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2011 Halloween Survival Guide

The best of all things hallowed in NYC

We may not have doorsteps to display our pumpkins, but no one does Halloween quite like New York. Here, the City’s best offerings for the pint-sized set.

Most festive trick-or-treat blocks.  The townhouses on East 94th Street between Lex and Park look (and probably are) professionally decorated. The same goes for West 95th between Park and Columbus. East 78th Street usually closes to traffic for trick-or-treaters, but it can get super crowded. Park Slopers should hit up the brownstones from 5th to 8th Streets between 7th and 8th Avenues.

Coolest treat bag. ChicoBag’s Halloween collection includes four new eco-friendly bags—Haunted House, Frankenstein, Purple Ghost and Skull ($6.99 each)—that glow in the dark.

Healthiest handouts. The Sweet Life, on the Lower East Side, sells individually wrapped organic hard candies from Go Naturally ($11 per pound) as well as three flavors of Yummy Earth organic lollypops ($3.50 for 15). You can also find naturally flavored gummy candies from brands like Surf Sweets at most of the health food stores around town.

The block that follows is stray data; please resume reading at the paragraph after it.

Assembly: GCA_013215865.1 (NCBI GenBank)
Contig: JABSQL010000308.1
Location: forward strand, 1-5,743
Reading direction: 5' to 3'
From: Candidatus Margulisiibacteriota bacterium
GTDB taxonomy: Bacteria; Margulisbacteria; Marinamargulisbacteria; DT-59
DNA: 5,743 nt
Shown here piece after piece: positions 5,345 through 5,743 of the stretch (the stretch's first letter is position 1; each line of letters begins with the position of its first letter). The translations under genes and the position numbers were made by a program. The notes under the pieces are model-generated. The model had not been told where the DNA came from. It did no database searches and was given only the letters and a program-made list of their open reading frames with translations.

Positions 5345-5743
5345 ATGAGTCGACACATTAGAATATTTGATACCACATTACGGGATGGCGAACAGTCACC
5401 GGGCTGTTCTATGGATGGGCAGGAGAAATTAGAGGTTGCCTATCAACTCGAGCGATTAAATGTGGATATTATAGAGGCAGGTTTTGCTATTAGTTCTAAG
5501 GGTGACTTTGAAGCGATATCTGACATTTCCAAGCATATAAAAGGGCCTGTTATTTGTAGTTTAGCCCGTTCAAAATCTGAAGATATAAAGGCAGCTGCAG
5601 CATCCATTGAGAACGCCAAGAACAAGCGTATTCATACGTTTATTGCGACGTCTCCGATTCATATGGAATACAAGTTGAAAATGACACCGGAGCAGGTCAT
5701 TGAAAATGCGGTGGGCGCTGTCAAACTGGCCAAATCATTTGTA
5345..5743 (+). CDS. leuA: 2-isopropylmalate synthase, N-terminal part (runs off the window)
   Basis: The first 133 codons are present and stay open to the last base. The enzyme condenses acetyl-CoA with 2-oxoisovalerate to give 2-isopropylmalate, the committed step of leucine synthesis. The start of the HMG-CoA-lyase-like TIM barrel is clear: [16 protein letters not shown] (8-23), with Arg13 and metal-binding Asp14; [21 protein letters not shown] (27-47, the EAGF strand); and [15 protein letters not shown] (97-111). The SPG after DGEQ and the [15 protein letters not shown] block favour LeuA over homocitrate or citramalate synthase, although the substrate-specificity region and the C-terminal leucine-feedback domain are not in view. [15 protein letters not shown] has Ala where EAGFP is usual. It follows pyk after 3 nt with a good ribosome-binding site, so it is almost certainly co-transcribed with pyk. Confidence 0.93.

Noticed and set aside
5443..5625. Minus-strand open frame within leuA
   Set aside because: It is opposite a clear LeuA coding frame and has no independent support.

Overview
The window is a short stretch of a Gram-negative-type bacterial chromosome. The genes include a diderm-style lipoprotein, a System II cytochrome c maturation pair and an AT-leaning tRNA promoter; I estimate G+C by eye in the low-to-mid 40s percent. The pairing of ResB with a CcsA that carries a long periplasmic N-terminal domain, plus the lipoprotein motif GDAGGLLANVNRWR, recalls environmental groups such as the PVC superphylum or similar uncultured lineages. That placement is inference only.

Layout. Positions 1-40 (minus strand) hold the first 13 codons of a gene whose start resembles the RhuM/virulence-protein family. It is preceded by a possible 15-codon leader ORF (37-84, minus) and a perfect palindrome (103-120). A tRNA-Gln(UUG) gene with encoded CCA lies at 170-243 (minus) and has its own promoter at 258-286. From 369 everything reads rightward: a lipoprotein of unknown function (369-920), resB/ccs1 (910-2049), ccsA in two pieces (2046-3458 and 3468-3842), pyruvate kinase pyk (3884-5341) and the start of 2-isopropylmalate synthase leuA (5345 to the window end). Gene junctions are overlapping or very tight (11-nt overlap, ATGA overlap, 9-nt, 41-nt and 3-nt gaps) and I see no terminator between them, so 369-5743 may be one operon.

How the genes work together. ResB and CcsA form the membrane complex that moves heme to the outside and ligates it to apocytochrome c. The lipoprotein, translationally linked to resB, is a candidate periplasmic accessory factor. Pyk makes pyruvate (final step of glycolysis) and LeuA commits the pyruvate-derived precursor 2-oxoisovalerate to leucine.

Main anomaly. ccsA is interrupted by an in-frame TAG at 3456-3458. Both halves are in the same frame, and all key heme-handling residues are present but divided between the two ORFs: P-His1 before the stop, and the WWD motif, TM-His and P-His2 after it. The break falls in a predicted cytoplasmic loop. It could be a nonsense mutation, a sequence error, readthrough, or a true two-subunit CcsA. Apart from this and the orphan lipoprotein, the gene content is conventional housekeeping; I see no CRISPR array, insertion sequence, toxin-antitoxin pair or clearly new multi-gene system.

Easiest costumes. Ricky’s stocks the crowd-pleasing superheroes and princesses most tots beg for. If you don’t want your kid to look like everyone else on the street, avoid Captain America, Tangled Rapunzel, and all things Smurfs this year. 

Cuddliest costumes. Pottery Barn Kids has introduced new Puffy Unicorn and Furry Monster costumes (from $54); they’re currently 20 percent off—and selling fast, we hear.

Cheapest costumes. If you want to trade last year’s costume for something new, give and ye shall receive at the Halloween Costume Swap hosted by GrowNYC and Big!NYC in Brooklyn, on October 28th (3-6pm).

Most original costumes. Sandy Toes in East Quogue has wonderful hand-sewn children’s costumes, including Pirate, Scarecrow, Good Witch of the North and Madeline. (from $60).

Safest makeup. Johnny Brown Face Painting Crayons are non-toxic, water soluble, and great for drawing animal whiskers or clown cheeks ($12.99, at Ricky’s).

Events worth attending. The 7:30pm start time for the Village Parade is past most toddlers’ bedtimes, but we like these other kid-friendly happenings leading up to the big day.

The closest thing you’ll find to a real pumpkin patch in Manhattan is at Madison Square Park’s Fall Kids Fest, where tots can pick their own. There’s also face-painting, music, and a parade for kids in costumes. (October 15th, 11-2pm.)

If your child isn’t spooked by jack o’ lanterns, Central Park’s twilight Halloween Parade and Pumpkin Sail sounds awesome: live music, food and a pumpkin flotilla. (October 23rd from 4-7pm.)

On Halloween Eve, kids in costume can haunt the halls at the Museum of Natural History’s 16th Annual Halloween Celebration. Expect trick-or-treating, live music, and roaming characters like Curious George and Peter Rabbit. (October 31st, 4-7pm; $10 per person/$9 for members.)